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Many dog owners love lavishly long haired popular breeds like the Shih Tzu, Lhasa Apso, or the Havanese. Each breed has a specific coat style and everyone usually admires the “look”. What a lot of owners do not know is that there are basic grooming concerns related to these breeds that everyone should be aware of. Even though certain breeds get cuts and trims that look like the show dogs, certain steps have to be taken to keep their pets healthy and happy. Here are a few items you should look out for to prevent problems.
Summer Grooming – Caution, Dogs Can Get Sunburn
For all of the breeds listed above, unless you are purposely trying to keep the hair long like a show dog, you need to get it trimmed. A lot of people during the summer will request a summer trim. When requesting a summer trim for your dog, you need to take a couple of things into consideration. You do not want the hair too short. If the hair is trimmed too short and the dog is outside in the hot sun for a long period of time, he could get sunburned. The Shih Tzu, Lhasa Apso, and Havanese breeds will need some hair to protect their skin from the sun.
Winter Grooming – Think About Your Dog’s Hygiene
During the winter, owners may want to keep their dog’s fur a little longer but the dog’s hair should never be allowed to get too long. You want to avoid the hair from matting and if the hair grows to an excessive length, matting will occur. If you decide to have your Shih Tzu, Lhasa Apso, or Havanese sport longer hair in the winter, be sure the fur on and around the stomach and genital area is kept trimmed short and sanitary. The ears should be trimmed and cleaned up so that food or water does not cause matting in or on the ears. The owner should inspect the ears occasionally as well to avoid infections.
Trimming Your Dog’s Nails – Things To Consider
If your dog is an inside pet, you need to consider getting his nails trimmed a little more often than usual. If your dog can not go outside, he will not be able to wear down his claws the natural way by running around on the rocks or cement. You also do not want to forget the dewclaw. The dewclaw is the fifth nail on a dog’s paw, usually on the inside of the front legs and occasionally on the hind legs of the dog. Since the dewclaw does not touch the ground like regular nails, it is your responsibility to make sure the dewclaws do not grow into the dog’s skin. To avoid this, you need to make sure the dewclaws are kept trimmed just like the dog’s other nails.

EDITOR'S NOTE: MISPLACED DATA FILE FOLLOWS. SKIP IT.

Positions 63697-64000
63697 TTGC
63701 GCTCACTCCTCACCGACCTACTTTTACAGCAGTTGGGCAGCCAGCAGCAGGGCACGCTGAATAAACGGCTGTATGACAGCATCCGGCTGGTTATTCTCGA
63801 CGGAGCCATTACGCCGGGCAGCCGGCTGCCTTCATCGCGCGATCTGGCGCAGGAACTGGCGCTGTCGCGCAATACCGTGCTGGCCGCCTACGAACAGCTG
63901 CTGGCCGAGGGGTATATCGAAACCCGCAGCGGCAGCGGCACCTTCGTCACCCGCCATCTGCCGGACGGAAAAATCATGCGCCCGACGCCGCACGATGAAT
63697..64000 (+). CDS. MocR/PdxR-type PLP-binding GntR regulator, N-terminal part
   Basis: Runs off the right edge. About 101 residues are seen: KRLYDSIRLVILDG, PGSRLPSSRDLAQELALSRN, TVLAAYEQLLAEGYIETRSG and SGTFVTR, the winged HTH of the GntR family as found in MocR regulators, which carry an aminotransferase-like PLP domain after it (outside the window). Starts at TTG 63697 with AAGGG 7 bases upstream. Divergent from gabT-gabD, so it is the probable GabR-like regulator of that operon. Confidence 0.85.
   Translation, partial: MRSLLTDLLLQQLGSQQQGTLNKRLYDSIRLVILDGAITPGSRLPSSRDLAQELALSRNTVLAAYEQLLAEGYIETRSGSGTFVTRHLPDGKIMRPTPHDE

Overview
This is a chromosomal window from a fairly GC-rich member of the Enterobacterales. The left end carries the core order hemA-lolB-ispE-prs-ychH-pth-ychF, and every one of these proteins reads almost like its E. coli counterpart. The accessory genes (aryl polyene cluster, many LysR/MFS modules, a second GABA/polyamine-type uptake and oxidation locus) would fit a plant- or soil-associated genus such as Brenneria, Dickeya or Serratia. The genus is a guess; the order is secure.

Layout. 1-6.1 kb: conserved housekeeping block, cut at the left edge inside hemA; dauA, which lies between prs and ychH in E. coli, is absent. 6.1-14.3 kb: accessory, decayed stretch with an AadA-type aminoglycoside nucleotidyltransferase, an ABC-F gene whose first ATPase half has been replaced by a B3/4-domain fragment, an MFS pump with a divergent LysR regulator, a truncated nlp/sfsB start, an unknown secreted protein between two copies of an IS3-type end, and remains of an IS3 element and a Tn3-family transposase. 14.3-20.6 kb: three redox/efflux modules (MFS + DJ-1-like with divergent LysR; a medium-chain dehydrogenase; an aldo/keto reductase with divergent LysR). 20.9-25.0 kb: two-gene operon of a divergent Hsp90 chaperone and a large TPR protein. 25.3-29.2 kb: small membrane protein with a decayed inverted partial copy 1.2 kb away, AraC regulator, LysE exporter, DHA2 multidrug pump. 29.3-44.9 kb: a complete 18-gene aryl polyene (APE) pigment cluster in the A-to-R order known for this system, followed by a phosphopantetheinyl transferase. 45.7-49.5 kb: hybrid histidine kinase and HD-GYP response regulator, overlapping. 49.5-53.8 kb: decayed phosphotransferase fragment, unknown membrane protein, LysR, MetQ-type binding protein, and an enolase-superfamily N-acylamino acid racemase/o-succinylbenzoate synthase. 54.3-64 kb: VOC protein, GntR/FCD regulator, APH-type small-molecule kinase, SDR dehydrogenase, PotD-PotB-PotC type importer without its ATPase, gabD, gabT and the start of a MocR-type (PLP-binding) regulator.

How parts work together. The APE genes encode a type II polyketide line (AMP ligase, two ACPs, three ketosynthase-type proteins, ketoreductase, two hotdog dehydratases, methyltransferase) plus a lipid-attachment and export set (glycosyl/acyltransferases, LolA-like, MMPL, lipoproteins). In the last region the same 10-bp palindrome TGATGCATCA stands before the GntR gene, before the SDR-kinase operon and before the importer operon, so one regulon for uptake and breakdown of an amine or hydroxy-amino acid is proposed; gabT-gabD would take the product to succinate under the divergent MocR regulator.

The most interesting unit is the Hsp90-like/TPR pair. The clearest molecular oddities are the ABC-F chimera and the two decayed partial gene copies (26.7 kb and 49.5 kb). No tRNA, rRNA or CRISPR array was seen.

Having a popular breed like a Shih Tzu, Lhasa Apso, or Havanese is a lot of fun. They bring a lot of joy into your life. To pay them back for their loyal companionship, make sure you do not overlook regular trimming to keep your pet healthy and happy.
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STATE LICENSURE AND APPROVAL
Animal Behavior College is a private vocational school approved by the Bureau for Private Postsecondary Education (www.bppe.ca.gov) under the California Private Postsecondary Education Act of 2009 and Title 5. California Code of Regulations Division 7.5. Private Postsecondary Education. The Bureau for Private Postsecondary Education approval means that this institution and its operation comply with the standards established under the law for occupational instruction by private postsecondary educational institutions. Institutional approval is subject to continual review and the institution must reapply for approval every five years.
At present Animal Behavior College cannot enroll any new or prospective students residing in Oregon. However, we are in the active process of gaining authorization in the state of Oregon.
Please be advised that Animal Behavior College ("ABC") is the exclusive entity authorized to provide certifications and/or degrees from Animal Behavior College. Moreover, such certifications and/or degrees are only conferred by ABC following a student's completion of an ABC-administered program.
No other entity or individual has authority to confer certifications and/or degrees on ABC's behalf. Any other entity or individual who attempts to do so is acting without express or implied authority from ABC.
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